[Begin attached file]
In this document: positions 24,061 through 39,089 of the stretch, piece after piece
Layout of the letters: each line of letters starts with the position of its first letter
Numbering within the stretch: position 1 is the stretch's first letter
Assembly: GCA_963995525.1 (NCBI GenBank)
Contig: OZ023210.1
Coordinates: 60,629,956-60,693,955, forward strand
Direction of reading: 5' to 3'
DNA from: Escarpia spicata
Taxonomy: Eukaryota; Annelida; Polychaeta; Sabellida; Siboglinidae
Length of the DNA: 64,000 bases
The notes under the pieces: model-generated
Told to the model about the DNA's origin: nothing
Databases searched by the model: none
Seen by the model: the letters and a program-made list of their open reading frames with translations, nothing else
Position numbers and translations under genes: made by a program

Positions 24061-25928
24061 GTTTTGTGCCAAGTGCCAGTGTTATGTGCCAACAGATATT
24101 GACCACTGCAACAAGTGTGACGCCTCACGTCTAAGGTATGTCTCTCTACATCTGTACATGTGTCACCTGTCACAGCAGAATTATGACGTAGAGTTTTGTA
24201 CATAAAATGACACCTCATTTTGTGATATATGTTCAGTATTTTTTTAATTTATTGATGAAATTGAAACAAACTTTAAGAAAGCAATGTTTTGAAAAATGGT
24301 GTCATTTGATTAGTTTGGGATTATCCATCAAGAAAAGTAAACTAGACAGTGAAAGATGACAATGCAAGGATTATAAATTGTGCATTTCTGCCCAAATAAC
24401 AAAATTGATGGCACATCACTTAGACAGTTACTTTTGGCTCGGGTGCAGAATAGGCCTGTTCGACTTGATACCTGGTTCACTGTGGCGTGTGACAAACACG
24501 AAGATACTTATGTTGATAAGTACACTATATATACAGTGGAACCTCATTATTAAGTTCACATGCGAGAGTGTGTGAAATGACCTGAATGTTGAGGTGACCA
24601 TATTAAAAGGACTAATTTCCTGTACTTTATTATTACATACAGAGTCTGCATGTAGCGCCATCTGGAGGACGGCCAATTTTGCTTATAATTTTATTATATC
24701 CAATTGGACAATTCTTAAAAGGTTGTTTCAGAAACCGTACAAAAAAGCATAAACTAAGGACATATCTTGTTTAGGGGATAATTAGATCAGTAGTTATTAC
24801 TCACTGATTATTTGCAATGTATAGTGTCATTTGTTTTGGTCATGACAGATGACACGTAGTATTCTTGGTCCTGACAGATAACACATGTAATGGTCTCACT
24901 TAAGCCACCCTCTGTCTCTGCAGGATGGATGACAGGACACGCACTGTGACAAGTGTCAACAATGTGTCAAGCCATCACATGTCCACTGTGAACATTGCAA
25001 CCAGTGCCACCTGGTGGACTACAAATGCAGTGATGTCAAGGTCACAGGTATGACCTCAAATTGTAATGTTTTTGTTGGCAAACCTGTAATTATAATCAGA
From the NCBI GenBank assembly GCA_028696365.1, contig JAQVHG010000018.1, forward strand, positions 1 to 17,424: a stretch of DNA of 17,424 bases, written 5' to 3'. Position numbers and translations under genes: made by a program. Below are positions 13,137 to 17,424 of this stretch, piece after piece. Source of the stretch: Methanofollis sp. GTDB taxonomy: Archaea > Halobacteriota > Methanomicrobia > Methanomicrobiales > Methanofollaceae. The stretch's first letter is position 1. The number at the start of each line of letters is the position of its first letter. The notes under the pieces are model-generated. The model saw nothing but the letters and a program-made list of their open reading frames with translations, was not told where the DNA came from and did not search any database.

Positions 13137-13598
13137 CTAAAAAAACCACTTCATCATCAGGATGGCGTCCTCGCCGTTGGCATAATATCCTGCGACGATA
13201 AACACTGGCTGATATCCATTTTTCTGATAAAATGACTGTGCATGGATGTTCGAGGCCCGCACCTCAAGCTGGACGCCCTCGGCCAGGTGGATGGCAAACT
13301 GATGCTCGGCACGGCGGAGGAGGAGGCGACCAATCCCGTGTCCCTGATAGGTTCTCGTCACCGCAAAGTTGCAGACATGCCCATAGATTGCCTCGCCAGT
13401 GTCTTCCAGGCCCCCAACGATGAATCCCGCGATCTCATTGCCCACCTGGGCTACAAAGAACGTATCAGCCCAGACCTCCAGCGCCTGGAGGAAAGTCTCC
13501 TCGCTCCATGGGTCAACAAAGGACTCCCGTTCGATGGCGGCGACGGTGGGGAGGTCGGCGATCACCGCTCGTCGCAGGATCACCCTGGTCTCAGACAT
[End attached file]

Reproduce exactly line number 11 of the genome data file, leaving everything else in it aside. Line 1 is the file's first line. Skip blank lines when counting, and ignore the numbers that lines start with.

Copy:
The notes under the pieces: model-generated